Therapeutic potential of natural products in glioblastoma treatment: targeting key glioblastoma signaling pathways and epigenetic alterations

  • M. N. Abbas
  • S. Kausar
  • H. CuiEmail author
Review Article


Glioma is the most common primary tumor of the nervous system, and approximately 50% of patients exhibit the most aggressive form of the cancer, glioblastoma. Currently, considerable research in glioblastoma therapeutics is aimed at developing vaccines or drugs to target key molecules for combating this disease. Studies on plant natural products from spices, vegetables, fruits, teas, and traditional medicinal herbs display that these plant-derived natural products can act as effective antioxidant and anti-tumor agents. The advancements in metabolomics and in genomics have enabled researchers to better evaluate the potential use of immunomodulatory natural plant products for treatment of different cancerous diseases. The glioblastoma protective activities of the different natural plant products lie in their effects on cellular defenses such as antioxidant enzyme systems, detoxification and the stimulation of anti-inflammatory, anti-metastasis responses and by modifying epigenetic alterations, often through targeting specific key transcription factors such as activator protein, nuclear factor kappa B, signal transducers and activators of transcription and so on. Here, we review recent knowledge on the molecular mechanisms by which different inflammatory activities are linked to progression of glioblastoma and the particular immunomodulatory plant products that may reduce inflammation and the associated progression and metastasis of glioblastoma both in vitro and in vivo. Furthermore, their impact on the epigenetic alterations will also be discussed.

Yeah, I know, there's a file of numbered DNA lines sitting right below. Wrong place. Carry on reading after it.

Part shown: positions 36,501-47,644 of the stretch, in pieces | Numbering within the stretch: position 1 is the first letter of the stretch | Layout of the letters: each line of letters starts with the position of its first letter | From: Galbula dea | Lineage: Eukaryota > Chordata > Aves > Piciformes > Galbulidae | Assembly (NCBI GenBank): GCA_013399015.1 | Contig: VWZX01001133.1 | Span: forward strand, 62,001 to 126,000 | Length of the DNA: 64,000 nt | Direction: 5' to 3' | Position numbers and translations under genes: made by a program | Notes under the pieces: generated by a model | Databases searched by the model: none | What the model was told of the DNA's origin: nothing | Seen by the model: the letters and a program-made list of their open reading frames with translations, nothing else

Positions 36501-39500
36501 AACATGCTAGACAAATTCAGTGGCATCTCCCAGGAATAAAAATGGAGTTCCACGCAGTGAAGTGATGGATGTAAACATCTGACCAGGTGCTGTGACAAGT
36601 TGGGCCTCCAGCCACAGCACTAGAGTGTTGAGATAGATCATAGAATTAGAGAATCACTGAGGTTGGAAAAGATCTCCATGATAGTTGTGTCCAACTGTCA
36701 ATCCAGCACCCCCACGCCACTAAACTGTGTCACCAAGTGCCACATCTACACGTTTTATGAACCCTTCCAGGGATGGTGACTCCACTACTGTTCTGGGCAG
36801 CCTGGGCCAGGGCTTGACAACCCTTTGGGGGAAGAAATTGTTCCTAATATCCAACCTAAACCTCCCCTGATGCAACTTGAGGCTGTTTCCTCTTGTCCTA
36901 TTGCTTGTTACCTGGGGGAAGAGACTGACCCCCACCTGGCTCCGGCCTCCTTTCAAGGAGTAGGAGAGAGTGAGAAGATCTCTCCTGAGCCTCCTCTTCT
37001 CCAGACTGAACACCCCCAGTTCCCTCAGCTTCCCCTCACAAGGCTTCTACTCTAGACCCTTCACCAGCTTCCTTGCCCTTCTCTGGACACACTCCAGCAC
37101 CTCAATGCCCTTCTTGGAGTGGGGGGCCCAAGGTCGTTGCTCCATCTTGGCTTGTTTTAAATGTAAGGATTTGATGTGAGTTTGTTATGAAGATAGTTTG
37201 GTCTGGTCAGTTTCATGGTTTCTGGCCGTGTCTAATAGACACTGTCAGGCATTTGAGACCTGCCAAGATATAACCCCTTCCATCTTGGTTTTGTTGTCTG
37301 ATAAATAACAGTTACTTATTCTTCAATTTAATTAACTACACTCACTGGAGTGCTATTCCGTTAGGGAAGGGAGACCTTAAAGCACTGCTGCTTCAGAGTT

Glioblastoma Therapeutic targeting Natural compounds Cell proliferation Epigenetic regulators 



This study was funded by the National Key Research and Development Program of China (Grant number 2016YFC1302204 and 2017YFC1308600) and by the National Natural Science Foundation of China (Grant number 81672502 to H. Cui).

Compliance with ethical standards

Conflict of interest

MNA declares that he has no conflict of interest. SK declares that she has no conflict of interest. HC declares that she has no conflict of interest.

Ethical approval

This article does not contain any studies with human participants or animals performed by any of the authors.

Informed consent

For this type of study, formal consent is not required.


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Copyright information

© Federación de Sociedades Españolas de Oncología (FESEO) 2019

Authors and Affiliations

  1. 1.State Key Laboratory of Silkworm Genome BiologySouthwest UniversityChongqingChina
  2. 2.Engineering Research Center for Cancer Biomedical and Translational MedicineSouthwest UniversityChongqingChina
  3. 3.Chongqing Engineering and Technology Research Center for Silk Biomaterials and Regenerative MedicineSouthwest UniversityChongqingChina
  4. 4.Medical Research InstituteSouthwest UniversityChongqingChina

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